• In counter settings, change Prescaler value to (1000-1) to make the clock feed to the timer 1 kHz (1 MHz / Prescaler value = 1 MHz / 1000 = 1 kHz). The timer 2′ internal counter register will increase by 1 every 1 ms once the timer starts.
  • In counter mode, select mode Up. Counter is able to count up, which increase its counter value every tick, or count down, which decrease its value every tick.
  • In counter period (autoreload register), enter (1000-1). This means the counter will increase its internal counter register to 1000 before resetting it to 0 again. Since the duration is 1 ms, the total time to count from 0 to 1000 is 1 second.

Next, we will enable timer interrupt so that an interrupt is generated every time timer’s value reaches the counter period. In NVIC Interrupt Table, click on the tick box on the right of TIM2 global interrupt to enable timer 2 interrupt. We will see in the next step how the code is generated for these settings.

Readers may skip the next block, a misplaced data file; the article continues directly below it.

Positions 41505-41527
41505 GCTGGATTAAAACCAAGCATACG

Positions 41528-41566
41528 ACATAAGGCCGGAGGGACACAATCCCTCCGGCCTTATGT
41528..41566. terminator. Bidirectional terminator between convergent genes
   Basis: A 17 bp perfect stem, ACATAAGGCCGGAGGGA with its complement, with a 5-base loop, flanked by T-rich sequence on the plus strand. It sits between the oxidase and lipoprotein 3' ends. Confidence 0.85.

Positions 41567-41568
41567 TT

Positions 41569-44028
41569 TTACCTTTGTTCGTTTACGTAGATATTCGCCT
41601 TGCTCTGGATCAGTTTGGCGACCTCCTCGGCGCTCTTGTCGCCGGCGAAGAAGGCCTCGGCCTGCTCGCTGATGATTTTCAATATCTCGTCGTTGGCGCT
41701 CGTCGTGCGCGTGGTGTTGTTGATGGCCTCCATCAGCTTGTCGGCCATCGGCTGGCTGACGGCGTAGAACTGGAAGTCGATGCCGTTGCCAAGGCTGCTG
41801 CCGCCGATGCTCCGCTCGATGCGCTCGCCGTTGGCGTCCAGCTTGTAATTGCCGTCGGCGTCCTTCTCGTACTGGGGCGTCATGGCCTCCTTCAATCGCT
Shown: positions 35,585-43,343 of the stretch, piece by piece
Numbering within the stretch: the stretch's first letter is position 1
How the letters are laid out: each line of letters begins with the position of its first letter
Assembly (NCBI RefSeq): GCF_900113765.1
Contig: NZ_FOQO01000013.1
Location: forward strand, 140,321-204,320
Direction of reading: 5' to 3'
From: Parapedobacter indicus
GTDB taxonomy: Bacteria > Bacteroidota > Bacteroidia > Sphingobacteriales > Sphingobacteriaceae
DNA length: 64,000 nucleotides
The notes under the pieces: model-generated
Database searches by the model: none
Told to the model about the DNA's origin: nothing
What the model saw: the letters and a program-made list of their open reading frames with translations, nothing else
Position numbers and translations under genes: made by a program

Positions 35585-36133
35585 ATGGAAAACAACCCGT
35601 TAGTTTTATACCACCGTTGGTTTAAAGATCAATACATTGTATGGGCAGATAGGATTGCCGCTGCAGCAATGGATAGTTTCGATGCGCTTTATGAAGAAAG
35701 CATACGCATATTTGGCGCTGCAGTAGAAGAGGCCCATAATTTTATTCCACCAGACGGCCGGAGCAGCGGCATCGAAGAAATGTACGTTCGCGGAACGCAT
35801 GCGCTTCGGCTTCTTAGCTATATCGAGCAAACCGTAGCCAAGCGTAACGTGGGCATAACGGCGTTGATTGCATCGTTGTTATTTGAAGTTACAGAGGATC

Now we will configure GPIO pin D10 as an output. Click on the pin in the diagram and select GPIO_Output from dropdown menu. If you click GPIO on the left panel, you will see GPIO D10 is listed in the GPIO Mode and Configuration table. The final step is to configure USART3 for logging. Click USART3 on the left panel to open peripheral’s configuration. Enter 9600 as the baud rate.

Click File > Save and it will ask whether you want to generate code automatically. Click Yes and wait until it finishes creating code. We will examine the generated code in main.c.


If you examine the main.c, you will see the following function MX_TIM2_Init() for initialising timer 2 with the configuration in the previous step. This function call HAL function HAL_TIM_Base_Init() and pass in a configuration structure to initialise timer 2.